Chaerlius telnovi Lourenco, 2009 (Chaerilidae)

The theories about the origin of troglomorphic characters among leaf litter scorpions are also discussed.

A new species belonging to the genus Chaerilus Simon, 1877, Chaerilus telnovi sp. n., is described from the south of the island of Halmahera (Moluccas) in Indonesia. The new species is the first eyeless scorpion of the genus Chaerilus to be found in leaf litter. A short discussion about the evolutionary meaning of eyeless scorpions living in leaf litter or soil is also attempted.

Lourenco WR. Eyeless forest litter scorpions; A new species from the island of Halmahera (Moluccas), Indonesia (Scorpiones, Chaerilidae). Boletin Sociedad Entomológica Aragonesa. 2009; (44):93-7.

Family Chaerilidae

02 July, 2009

A review of the Tityus stigmurus complex - ERRATUM

An erratum to the paper "On the Tityus stigmurus complex (Scorpiones, Buthidae)" (click on the link for more info) has been published. The erratum corrects errors on several figures in the original paper.

De Souza CAR, Candido DM, Lucas SM, Brescovit AD. On the Tityus stigmurus complex (Scorpiones, Buthidae) - Erratum. Zootaxa. 2009; (2030):66-8. [Free fulltext?]

Family Buthidae

Eight new species described from Puerto Rico

Jorge Santiago-Blay has recently published an investigation of the scorpion fauna of Puerto Rico. Eight new species from two families are described:

Cazierius tatae (Diplocentrinae, Scorpionidae)

Centruroides jorgeorum (Buthidae)
Centruroides mariaorum (Buthidae)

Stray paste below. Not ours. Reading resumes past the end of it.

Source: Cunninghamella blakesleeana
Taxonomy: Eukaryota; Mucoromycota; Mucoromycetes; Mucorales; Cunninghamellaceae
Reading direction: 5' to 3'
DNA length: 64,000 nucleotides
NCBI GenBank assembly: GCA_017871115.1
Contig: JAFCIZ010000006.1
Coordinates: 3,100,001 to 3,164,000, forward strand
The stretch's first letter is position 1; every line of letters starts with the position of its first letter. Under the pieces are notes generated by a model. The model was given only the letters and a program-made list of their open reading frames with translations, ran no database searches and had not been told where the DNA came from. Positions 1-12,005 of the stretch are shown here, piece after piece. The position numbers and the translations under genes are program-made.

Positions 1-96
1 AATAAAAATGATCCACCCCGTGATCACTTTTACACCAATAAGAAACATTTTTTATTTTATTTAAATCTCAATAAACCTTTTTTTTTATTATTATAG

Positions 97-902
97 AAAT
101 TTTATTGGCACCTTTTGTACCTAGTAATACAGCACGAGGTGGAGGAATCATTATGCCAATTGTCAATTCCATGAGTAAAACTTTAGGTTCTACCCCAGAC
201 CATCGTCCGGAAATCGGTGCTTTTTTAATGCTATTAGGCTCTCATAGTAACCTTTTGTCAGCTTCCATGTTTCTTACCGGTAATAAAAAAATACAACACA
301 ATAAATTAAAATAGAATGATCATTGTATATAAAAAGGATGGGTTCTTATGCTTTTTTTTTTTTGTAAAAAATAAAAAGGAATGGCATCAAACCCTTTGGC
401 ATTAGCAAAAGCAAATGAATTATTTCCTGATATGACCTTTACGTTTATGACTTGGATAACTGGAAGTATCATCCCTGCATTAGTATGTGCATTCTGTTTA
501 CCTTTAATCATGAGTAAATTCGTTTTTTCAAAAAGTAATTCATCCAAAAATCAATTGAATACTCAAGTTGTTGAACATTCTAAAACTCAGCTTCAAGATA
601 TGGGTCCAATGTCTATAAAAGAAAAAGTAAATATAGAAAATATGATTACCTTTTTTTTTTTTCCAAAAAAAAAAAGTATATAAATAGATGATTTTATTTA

Centruroides sasae (Buthidae)

Rhopalurus virkkii (Buthidae)

Tityus angelesae (Buthidae)
Tityus estherae (Buthidae)
Tityus juliorum (Buthidae)

The paper has a key to all species known from Puerto Rico.

Eight new species of scorpions are briefly described for the Greater Puerto Rico Region. The new species are: Cazierius tatae (Diplocentrinae), Centruroides jorgeorum, C. mariaorum, C. sasae, Rhopalurus virkkii, Tityus angelesae, T. estherae, and T. juliorum (Buthidae). A key to the identification of the Greater Puerto Rico Region scorpiofauna and biological remarks are provided.

Santiago-Blay JA. Systematics and some aspects of the biology of the scorpions (Arachnida) of the greater Puerto Rico region: A biosystematic synopsis. Entomological News. 2009 Jan-Feb;120 (1):109-24.

Family Buthidae
Family Scorpionidae

01 July, 2009

Courtship and mating in Heterometrus petersii

Jiao & Zhu has recently published a study on mating behavior and courtship in the Asian scorpion Heterometrus petersii (Scorpionidae). The study confirms most previously observed behavior components in other species (suggested readings: Polis & Sissom (1990), Benton (2001), Tallarovic et al. (2000) and Ross (2009)).

Heterometrus is a popular genus for captive breeding, and this paper is interesting for those that want to breed scorpions in this genus.

Courtship and mating in Heterometrus petersii (Thorell, 1876) (Scorpiones: Scorpionidae) was observed in the laboratory. In this paper the behavior components displayed in courtship and mating are identified, analyzed and discussed.

Jiao G-B, Zhu MS. Courtship and mating in Heterometrus petersi (Thorell, 1876) (Scorpiones: Scorpionidae). Euscorpius. 2009; (84):1-5. [Free fulltext]

Suggested Readings:
Polis, G. A. & W. D. Sissom. 1990. Life history. Pp. 161–223 in G. A. Polis (ed.) The Biology of Scorpions. Stanford, CA: Stanford University Press.

Benton, T. G. 2001. Reproductive ecology. Pp. 288–294 in Brownell, P. H. & G. A. Polis (eds.) Scorpion Biology and Research. New York, NY: Oxford University Press.

Tallarovic, S. K., J. M. Melville & P. H. Brownell. 2000. Courtship and mating in the giant hairy desert scorpion, Hadrurus arizonensis (Scorpionidae, Iuridae). Journal of Insect Behavior, 13(6): 827–838.

Ross, L. K. 2009. Notes and observations on courtship and mating in Tityus (Atreus) magnimanus Pocock, 1897 (Scorpiones: Buthidae). Journal of Venomous Animals and Toxins Including Tropical Diseases, 15(1):43–53.

Family Scorpionidae